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Mailbox Monday #245

Mailbox Monday (click the icon to check out the new blog) has gone on tour since Marcia at To Be Continued, formerly The Printed Page passed the torch.  November’s host is I Totally Paused!.

The meme allows bloggers to share what books they receive in the mail or through other means over the past week.

Just be warned that these posts can increase your TBR piles and wish lists.

Here’s what I received:

1.  The Queen of Bad Decisions by Janel Gradowski, which I received from the author for review.

Daisy’s life is sliding downhill at breakneck speed. Leaving her worthless boyfriend lands her back at her parents’ home, sleeping on the couch. After only a few days she is tired and annoyed. Her parents give new meaning to the term “early riser” and she can’t avoid unpleasant encounters with her obnoxious brother. The only escape from the familial torture is at her job in a book store. Mary, her boss finds a solution to the housing dilemma, but Daisy will need to change more than her address labels to make the arrangement work.

2.  Undressing Mr. Darcy by Karen Doornebos for review from the publisher in December.

Thirty-five-year-old American social media master Vanessa Roberts lives her thoroughly modern life with aplomb. So when her elderly Jane Austen–centric aunt needs her to take on the public relations for Julian Chancellor, a very private man from England who’s written a book called My Year as Mr. Darcy, Vanessa agrees. But she’s not “excessively diverted,” as Jane Austen would say.

…Until she sees Julian take his tight breeches off for his Undressing Mr. Darcy show, an educational “striptease” down to his drawers to promote his book and help save his crumbling estate. The public relations expert suddenly realizes things have gotten…personal. But can this old-fashioned man claim her heart without so much as a GPS? It will take three festivals filled with Austen fans, a trip to England, an old frenemy, and a flirtatious pirate re-enactor to find out.

3.  Dog Songs by Mary Oliver, purchased from Novel Books.

Beloved by her readers, special to the poet’s own heart, Mary Oliver’s dog poems offer a special window into her world. Dog Songs collects some of the most cherished poems together with new works, offering a portrait of Oliver’s relationship to the companions that have accompanied her daily walks, warmed her home, and inspired her work. To be illustrated with images of the dogs themselves, the subjects will come to colorful life here.

These are poems of love and laughter, heartbreak and grief. In these pages we visit with old friends, including Oliver’s well-loved Percy, and meet still others. Throughout, the many dogs of Oliver’s life emerge as fellow travelers, but also as guides, spirits capable of opening our eyes to the lessons of the moment and the joys of nature and connection.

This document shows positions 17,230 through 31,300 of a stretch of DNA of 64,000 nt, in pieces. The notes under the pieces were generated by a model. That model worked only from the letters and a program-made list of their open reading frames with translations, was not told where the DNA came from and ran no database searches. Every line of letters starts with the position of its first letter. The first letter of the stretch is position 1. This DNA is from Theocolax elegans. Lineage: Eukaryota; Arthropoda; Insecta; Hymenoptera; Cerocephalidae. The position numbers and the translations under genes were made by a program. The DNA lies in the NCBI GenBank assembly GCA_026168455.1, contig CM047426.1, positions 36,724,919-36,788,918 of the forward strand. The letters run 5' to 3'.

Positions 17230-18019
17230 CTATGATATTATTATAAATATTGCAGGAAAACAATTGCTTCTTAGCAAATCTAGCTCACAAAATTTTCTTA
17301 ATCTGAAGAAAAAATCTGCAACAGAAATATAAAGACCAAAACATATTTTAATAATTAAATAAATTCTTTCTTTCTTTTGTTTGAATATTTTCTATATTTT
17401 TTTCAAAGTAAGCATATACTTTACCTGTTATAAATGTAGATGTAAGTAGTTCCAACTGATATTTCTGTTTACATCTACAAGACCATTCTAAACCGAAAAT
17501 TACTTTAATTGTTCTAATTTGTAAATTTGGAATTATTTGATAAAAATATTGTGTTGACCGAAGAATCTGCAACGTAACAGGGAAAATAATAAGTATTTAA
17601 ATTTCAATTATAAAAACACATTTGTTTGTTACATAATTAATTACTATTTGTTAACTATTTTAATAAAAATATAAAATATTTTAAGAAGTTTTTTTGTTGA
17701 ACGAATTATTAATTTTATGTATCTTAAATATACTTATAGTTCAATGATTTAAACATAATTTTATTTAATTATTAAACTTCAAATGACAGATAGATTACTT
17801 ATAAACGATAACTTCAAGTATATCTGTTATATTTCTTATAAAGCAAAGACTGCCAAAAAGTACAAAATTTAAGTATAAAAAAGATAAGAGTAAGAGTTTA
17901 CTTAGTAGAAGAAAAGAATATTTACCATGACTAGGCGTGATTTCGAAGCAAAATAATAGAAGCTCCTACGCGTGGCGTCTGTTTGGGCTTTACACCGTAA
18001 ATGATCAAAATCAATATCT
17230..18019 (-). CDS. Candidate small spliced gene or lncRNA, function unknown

4.  NOS4A2 by Joe Hill from Novel Books.

Victoria McQueen has a secret gift for finding things: a misplaced bracelet, a missing photograph, answers to unanswerable questions. On her Raleigh Tuff Burner bike, she makes her way to a rickety covered bridge that, within moments, takes her wherever she needs to go, whether it’s across Massachusetts or across the country.

Charles Talent Manx has a way with children. He likes to take them for rides in his 1938 Rolls-Royce Wraith with the NOS4A2 vanity plate. With his old car, he can slip right out of the everyday world, and onto the hidden roads that transport them to an astonishing – and terrifying – playground of amusements he calls “Christmasland.”

5. Night Film by Marisha Pessl from Novel Books.

On a damp October night, beautiful young Ashley Cordova is found dead in an abandoned warehouse in lower Manhattan. Though her death is ruled a suicide, veteran investigative journalist Scott McGrath suspects otherwise. As he probes the strange circumstances surrounding Ashley’s life and death, McGrath comes face-to-face with the legacy of her father: the legendary, reclusive cult-horror-film director Stanislas Cordova—a man who hasn’t been seen in public for more than thirty years.

For McGrath, another death connected to this seemingly cursed family dynasty seems more than just a coincidence. Though much has been written about Cordova’s dark and unsettling films, very little is known about the man himself.

6.  I’ll Be Seeing You by Suzanne Palmieri-Hayes and Loretta Nyhan from Novel Books.